Obsessive-compulsive disorder (OCD) has two main features: obsessions and compulsions. What’s that mean and how do you find out if you have OCD?
Obsessions are thoughts and urges that are recurring and unwanted. Compulsions are the resulting behaviors, which are repeated over and over to quell the obsessive thought.
According to the National Institute of Mental Health (NIMH), about
OCD can first appear between early childhood and adulthood. But on average, symptoms appear around 19 years of age.
Figuring out whether you have OCD can be difficult, especially if you experience other mental health disorders, too.
OCD has many common misconceptions. You’ve probably heard that people with OCD are extremely neat and organized. This is not always the case. Compulsive cleaning is one of the symptoms for some people, but that’s not true for everyone with OCD.
A major component of OCD is doubt. It’s so central to OCD that it’s sometimes called the “doubting disorder.”
Your brain tricks you into questioning something that you were just completely sure of. This seemingly nonsensical doubt overtakes logic and memory. This leads to compulsive behavior such as checking whether the door is locked a specific number of times or repeatedly washing the same dish.
But if cleanliness and good organizational skills don’t accurately portray OCD, what are the actual signs?
How do I know if I have OCD?
To get a better idea of the psychological and behavioral symptoms of OCD, try asking yourself the following questions:
- Do you have repetitive and intrusive thoughts or impulses that you find disturbing or scary?
- Are you constantly worrying about dirt, germs, chemicals, mold, or other potentially harmful substances?
- Do you have a perpetual fear of getting an illness or disease?
- Do you often think that you’ve forgotten to do something important and worry about the consequences?
- Do you have to repeat actions or phrases over and over again to ease anxiety?
- Are you worried about physically or emotionally harming people, even if you have no intention of or desire to do so?
- Do you need things to be symmetrical or ordered in a specific way?
Consider these questions about physical symptoms as well:
- Do you have motor tics, like rapid eye movements or head jerking?
- Do your legs ever feel tingly or jelly-like when you’re anxious?
- Do you experience insomnia?
- Do you have compulsions like excessive handwashing that lead to physical damage?
Another essential factor to consider is whether your obsessions and compulsions interfere significantly with your ability to function or take up more than an hour every day.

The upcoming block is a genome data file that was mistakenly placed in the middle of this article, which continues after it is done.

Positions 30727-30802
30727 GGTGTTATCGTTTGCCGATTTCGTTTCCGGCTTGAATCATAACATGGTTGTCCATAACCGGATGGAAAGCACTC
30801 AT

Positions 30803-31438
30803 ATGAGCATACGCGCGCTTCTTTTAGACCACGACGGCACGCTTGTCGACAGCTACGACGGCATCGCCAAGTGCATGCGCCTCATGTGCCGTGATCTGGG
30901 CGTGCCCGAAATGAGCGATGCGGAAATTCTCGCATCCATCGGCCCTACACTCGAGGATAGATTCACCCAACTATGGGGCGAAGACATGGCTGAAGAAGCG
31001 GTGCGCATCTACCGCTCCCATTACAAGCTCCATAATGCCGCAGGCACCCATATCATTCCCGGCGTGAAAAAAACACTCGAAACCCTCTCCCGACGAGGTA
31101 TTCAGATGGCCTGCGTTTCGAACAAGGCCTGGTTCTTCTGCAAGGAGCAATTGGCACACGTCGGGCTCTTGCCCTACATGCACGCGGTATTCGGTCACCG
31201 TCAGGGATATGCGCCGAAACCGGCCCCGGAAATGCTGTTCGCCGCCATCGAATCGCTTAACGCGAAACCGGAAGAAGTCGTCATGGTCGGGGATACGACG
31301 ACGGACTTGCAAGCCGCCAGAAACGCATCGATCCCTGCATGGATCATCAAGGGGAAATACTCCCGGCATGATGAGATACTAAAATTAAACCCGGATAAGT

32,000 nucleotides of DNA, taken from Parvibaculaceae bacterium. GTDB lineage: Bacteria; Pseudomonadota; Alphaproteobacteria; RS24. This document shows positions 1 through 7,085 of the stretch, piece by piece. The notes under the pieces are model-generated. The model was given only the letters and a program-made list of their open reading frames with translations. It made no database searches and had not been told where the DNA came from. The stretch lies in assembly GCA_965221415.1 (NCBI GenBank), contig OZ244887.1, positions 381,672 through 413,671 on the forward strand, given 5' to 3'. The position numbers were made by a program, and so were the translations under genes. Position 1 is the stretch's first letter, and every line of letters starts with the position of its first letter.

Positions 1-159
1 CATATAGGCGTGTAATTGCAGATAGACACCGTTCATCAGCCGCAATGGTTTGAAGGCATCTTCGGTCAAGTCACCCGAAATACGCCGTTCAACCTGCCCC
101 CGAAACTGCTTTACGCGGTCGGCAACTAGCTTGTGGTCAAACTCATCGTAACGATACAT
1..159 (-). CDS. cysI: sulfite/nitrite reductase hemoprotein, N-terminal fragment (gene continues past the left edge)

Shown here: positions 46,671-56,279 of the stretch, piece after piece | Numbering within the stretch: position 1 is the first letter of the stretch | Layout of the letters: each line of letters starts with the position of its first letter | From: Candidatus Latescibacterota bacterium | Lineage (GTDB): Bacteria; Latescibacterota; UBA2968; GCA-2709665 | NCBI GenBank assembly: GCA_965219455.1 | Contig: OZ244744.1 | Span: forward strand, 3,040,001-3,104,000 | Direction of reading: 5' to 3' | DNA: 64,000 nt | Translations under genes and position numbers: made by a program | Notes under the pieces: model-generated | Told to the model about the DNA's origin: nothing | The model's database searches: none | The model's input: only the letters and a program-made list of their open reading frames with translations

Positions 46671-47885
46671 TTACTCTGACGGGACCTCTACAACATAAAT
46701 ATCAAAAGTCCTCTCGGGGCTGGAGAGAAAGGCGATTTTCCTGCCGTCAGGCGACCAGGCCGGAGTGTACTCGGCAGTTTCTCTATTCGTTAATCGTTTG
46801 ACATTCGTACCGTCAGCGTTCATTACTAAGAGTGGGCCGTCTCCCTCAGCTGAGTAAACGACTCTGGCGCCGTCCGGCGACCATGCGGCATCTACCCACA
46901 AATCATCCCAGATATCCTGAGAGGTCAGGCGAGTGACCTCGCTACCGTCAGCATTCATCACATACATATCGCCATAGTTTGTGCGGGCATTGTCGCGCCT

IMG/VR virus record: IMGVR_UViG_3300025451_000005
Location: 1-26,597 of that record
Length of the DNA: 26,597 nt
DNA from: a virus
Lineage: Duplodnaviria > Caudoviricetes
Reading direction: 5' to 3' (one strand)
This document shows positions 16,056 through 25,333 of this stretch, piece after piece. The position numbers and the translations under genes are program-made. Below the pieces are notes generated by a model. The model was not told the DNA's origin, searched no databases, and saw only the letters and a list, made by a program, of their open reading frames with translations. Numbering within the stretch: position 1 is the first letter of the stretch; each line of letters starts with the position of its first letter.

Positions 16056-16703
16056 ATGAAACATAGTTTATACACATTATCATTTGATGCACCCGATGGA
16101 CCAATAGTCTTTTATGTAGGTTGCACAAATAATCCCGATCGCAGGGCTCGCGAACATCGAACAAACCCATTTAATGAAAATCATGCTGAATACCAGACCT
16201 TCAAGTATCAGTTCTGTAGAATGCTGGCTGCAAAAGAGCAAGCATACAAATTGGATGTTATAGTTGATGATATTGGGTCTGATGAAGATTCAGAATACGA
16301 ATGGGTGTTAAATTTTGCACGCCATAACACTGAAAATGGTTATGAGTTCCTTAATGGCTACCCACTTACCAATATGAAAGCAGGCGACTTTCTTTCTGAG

Answering “yes” to one or even many of these questions doesn’t necessarily mean you have OCD. While screening tools and symptom lists can help learn about the disorder, only a mental health professional can make a proper diagnosis.
There is only one type of OCD, but the nature and severity of symptoms can vary widely from person to person.
Still, there are some trends in the obsessions and compulsions people with OCD experience.
Common obsessions include:
- disturbing, unwanted thoughts or images
- fear of contamination, illness, or disease
- fear of acting on violent impulses or urges that you consider immoral
Some common compulsions:
- checking the same thing repeatedly
- excessive cleaning
Keeping a job, socializing, and even having leisure time might be challenging if you’re in this group.
There are also significant differences in the level of insight people with OCD have into their disorder.
Most people with OCD are aware that their obsessions and compulsions are illogical and excessive, leading to great frustration and even shame. Some people with OCD genuinely believe their obsessions are justified.
The only way to accurately diagnose OCD is a psychological evaluation. A mental health professional will likely observe your behavior and ask you a series of questions similar to the ones listed above.
There is no brain imaging or blood test that can diagnose OCD. But your doctor may want to perform further tests to rule out any possible physical conditions.
Initially, it can be hard to tell the difference between OCD and other mental disorders, like anxiety, because of overlapping symptoms.
In fact, the Diagnostic and Statistical Manual of Mental Disorders, 5th edition (DSM-5) used to consider OCD a type of anxiety disorder. Until 2013, the DSM-5 designated OCD as a separate condition.
According to Mental Health America, people with OCD spend an average of more than 9 years going to doctors and seeking treatment before receiving a correct diagnosis.
OCD is most often misdiagnosed as:
- anxiety disorders
- body dysmorphic disorder
- eating disorders
- psychotic disorders (e.g., schizophrenia)
It’s common for people with OCD to have co-occurring anxiety, depression, or other disorders. This can make an accurate diagnosis of each condition difficult.
But mental health experts are learning more about OCD and how best to identify it.
OCD can be frustrating and even debilitating. But there are effective treatment options to help you manage your symptoms.
Exposure and response prevention therapy is now widely considered the gold standard in treating OCD. This therapy involves activating your obsessive thoughts and then preventing the compulsive behavior that typically follows. A trained therapist guides these sessions.
Selective serotonin reuptake inhibitors (SSRIs) are also a common and effective treatment for OCD.
So if symptoms of OCD have disrupted your life, relief is possible.
The first step is reaching out to your doctor or mental health professional.
Looking for a therapist but not sure where to start? Psych Central’s How to Find Mental Health Support resource can help.
For more help, you can check out this International OCD Foundation tool to find support groups and practitioners near you.